Old B-R'er

Naval Happenings This Date: January 9th to 11th, 1863-- Fall of Fort Hindman-- Alabama Sinks the Hatteras


Army-Navy expedition attacks and captures Confederate Fort Hindman at Arkansas Post.  There was a serious exchange of gunfire on the 10th and 11th in which every gun in the fort was dismounted, disabled or knocked to piece.  The fort surrendered.

Porter wrote Welles that the commander of the rebels said, "You can't expect men to stand up against the fire of those gunboats."

After the loss, Confederates abandoned other positions on the White and St. Charles rivers.


Under orders from Farragut to recapture Galveston, Texas, the port was bombarded, but eventually withdrew.


CSS Alabama, under Captain Raphael Semmes, sank the USS Hatteras about thirty miles off Galveston, Texas, in a 13-minute battle.  The Hatteras sank in nine and a half fathoms and its crew rescued by the Alabama.  Other Union blockaders gave chase, but to no avail.

Old B-Runner

Monday, January 21, 2013

Mariners Museum Honors Fallen Monitor Sailors

From the December 30, 2012, Virginian Pilot by Margaret Matray.

On December 29, 1862, while under tow from the USS Rhode Island, the hawser line snapped.  Caulking washed away and water rushed into the engine room and coal became too wet to keep up steam.

By 10:30 PM, Captain John Bankhead ordered a red distress signal to be hoisted.  At 11 PM, he called for the Rhode Island to send rescue boats.  Shortly after midnight, the Monitor's pumps stopped and that was that.  The Monitor was going to sink.

The captain said, "It is madness to remain here longer.  Let each man save himself.""

More to Come. --Old B-Runner

Saturday, January 19, 2013

Naval Happenings 150 Years Ago: January 7th to 9th,1863


Confederate Sec. of Navy Mallory wrote Commander Bulloch in Liverpool concerning the importance of the ships being built in England" :...Push these ships ahead as rapidly as possible.  Our difficulty lies in providing you with funds, but you may rely upon receiving cotton certificates sooner or later."


Joint Army-Navy expedition up the Pamunkey River destroyed boats, barges and stores at West Point and White House, Virginia.


General Grant wrote Commander Pennock in Cairo requesting urgently needed gunboats to protect transports carrying reinforcements to Vicksburg.

USS Tahoma, under Lt. Cmdr. Alexander A. Semmes, captured blockade-runner  Silas Henry aground at Tampa Bay with a cargo of cotton.  Is this Semmes related to the Alabama's Semmes?


Boat crews from the USS Ethan Allen destroyed a large salt manufactory south of St. Joseph's, Florida.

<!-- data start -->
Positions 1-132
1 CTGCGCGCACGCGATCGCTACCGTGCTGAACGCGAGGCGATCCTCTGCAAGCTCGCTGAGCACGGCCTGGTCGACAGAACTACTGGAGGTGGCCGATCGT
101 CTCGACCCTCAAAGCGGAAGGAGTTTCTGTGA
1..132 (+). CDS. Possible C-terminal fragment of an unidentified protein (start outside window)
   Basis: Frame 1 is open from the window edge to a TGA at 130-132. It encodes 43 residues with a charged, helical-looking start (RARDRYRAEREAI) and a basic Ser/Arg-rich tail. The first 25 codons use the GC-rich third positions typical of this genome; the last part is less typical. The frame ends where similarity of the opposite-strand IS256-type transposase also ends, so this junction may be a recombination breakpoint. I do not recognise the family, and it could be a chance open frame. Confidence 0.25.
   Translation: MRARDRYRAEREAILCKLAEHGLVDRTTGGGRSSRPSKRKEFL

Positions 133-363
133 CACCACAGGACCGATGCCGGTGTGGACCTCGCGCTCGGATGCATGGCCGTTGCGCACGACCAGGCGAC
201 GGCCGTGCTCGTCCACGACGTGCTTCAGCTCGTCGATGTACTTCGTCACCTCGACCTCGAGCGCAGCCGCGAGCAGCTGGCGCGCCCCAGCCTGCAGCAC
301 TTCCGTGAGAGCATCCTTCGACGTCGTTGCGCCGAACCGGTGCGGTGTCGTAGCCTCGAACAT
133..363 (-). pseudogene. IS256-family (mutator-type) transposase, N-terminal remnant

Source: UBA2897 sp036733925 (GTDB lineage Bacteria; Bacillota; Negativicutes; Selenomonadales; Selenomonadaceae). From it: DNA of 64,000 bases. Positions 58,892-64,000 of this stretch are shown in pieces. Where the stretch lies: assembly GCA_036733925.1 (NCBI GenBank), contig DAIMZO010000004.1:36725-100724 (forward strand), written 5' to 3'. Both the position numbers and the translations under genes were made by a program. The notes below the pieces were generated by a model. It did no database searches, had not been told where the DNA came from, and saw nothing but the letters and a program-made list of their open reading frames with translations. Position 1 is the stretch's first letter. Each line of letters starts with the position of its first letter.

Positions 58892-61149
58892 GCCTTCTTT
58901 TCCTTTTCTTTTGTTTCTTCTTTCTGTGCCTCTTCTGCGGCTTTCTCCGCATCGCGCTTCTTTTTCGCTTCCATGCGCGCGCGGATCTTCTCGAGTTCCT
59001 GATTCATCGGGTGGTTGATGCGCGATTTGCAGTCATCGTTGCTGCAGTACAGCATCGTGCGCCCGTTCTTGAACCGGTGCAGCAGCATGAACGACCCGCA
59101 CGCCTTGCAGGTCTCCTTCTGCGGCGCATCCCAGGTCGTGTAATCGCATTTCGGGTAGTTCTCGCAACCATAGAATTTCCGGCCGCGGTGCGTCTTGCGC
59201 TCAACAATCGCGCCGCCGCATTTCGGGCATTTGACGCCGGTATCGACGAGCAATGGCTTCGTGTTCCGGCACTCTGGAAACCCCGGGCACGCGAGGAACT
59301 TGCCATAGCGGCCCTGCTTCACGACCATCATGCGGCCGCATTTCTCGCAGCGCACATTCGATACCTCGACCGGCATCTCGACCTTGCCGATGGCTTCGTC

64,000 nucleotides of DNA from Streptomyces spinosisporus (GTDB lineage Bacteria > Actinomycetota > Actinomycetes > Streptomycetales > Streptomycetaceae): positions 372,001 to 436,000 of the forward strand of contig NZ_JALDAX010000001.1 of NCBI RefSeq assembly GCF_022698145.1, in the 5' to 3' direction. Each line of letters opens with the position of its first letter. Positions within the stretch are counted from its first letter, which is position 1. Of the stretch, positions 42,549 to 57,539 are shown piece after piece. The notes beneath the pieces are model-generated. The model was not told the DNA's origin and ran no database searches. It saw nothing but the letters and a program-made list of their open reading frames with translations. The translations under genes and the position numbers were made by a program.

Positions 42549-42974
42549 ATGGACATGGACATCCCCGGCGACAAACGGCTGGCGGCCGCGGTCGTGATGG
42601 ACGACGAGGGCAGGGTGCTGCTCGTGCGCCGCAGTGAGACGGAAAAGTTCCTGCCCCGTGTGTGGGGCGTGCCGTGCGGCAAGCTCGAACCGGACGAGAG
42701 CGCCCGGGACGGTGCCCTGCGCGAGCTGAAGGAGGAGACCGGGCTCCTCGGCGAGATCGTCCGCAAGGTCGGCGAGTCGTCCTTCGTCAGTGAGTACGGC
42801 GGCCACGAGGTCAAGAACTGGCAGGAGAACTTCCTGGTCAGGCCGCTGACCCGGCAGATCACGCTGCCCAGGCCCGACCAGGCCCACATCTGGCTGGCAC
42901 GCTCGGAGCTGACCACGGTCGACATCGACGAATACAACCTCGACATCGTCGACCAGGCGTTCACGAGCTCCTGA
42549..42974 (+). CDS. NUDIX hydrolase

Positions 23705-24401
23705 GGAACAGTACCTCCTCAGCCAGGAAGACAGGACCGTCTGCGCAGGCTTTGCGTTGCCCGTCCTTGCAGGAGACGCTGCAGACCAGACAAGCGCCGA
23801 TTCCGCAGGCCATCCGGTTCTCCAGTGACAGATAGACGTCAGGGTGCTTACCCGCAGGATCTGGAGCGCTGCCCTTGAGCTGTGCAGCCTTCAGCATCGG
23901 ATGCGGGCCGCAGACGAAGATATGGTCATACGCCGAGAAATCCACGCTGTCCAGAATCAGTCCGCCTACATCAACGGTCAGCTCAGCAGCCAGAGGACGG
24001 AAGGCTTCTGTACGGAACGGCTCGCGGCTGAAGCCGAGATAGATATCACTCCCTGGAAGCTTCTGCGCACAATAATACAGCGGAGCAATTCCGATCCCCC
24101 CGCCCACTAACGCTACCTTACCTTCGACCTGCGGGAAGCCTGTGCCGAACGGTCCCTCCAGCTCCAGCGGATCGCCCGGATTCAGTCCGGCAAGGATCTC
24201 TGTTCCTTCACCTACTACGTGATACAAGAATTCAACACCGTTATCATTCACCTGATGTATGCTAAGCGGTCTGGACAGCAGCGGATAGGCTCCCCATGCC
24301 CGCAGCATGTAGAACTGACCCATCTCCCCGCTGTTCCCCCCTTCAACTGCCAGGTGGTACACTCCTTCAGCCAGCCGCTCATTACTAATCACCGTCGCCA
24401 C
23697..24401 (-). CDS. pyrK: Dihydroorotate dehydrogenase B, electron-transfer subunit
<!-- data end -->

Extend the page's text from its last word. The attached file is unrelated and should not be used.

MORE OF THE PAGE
Old B-Runner

Friday, January 18, 2013

Naval Happenings 150 Years Ago: January 4th to 6th, 1863-- Charleston Getting Tougher to Crack


Admiral Du Pont wrote that Charleston Harbor's defenses had steadily strengthened since the fall of Sumter, 20 months ago.  Confederate General Beauregard "is now giving the closing touches and I believe he has exhausted his science and applied every conceivable means.  He is fully confident that he can successfully defend the harbor, and the British officers who go in, and the blockade runners whom we catch smile at the idea of its being taken, representing it stronger than Sebastapol."

Du Pont believes any Union attack on Charleston should be a joint operation.

Major General Grant requests gunboat support as Confederates are endeavoring to recapture portions of Tennessee.

USS Quaker State captured the sloop Mercury off Charleston with dispatches concerning Confederate ironclads being built in England.


Confederate troops captured and burned the steamboat Jacob Musselman near Memphis.  Attacks such as this emphasized the need for Union gunboat control of the rivers

Old B-Runner

Naval Happenings 150 Years Ago: Jan. 1 to 4th, 1863-- Those Infernal Machines


The Confederates used their torpedoes (today's mines) extensively in their western waters (and along the coasts).  Union leaders used similar ingenuity to overcome them. 

The noted Col. Charles R. Ellet proposed a plan to get rid of those pesky infernal machines in the Yazoo River (the ones that Cmdr. Selfridge didn't clear out) involving the swift and powerful steamboat Lioness.

Twin 65-foot spars were to be placed at the bow connected by a 35-foot crosspiece with hooks going into the river to cut the wires by which they are fired.  A similar method was used in World War II and the Korean War.

Unless, of course, you had Thomas O. Selfridge who removed the torpedoes by ramming them with his ship.


A joint Army-Navy expedition got underway up the White River, Arkansas, with the goal of capturing Fort Hindman at Arkansas Post.  Porter was lacking adequate coal and had his gunboats towed upriver by Army transports.  His flagship was the Black Hawk and his flotilla included ironclads USS Baron de Kalb, Louisville and Cincinnati.

Old B-R'er

Naval Happenings 150 Years Ago: Jan. 1,1813-- Finally, a Confederate Victory!

From the Civil War Naval Chronology.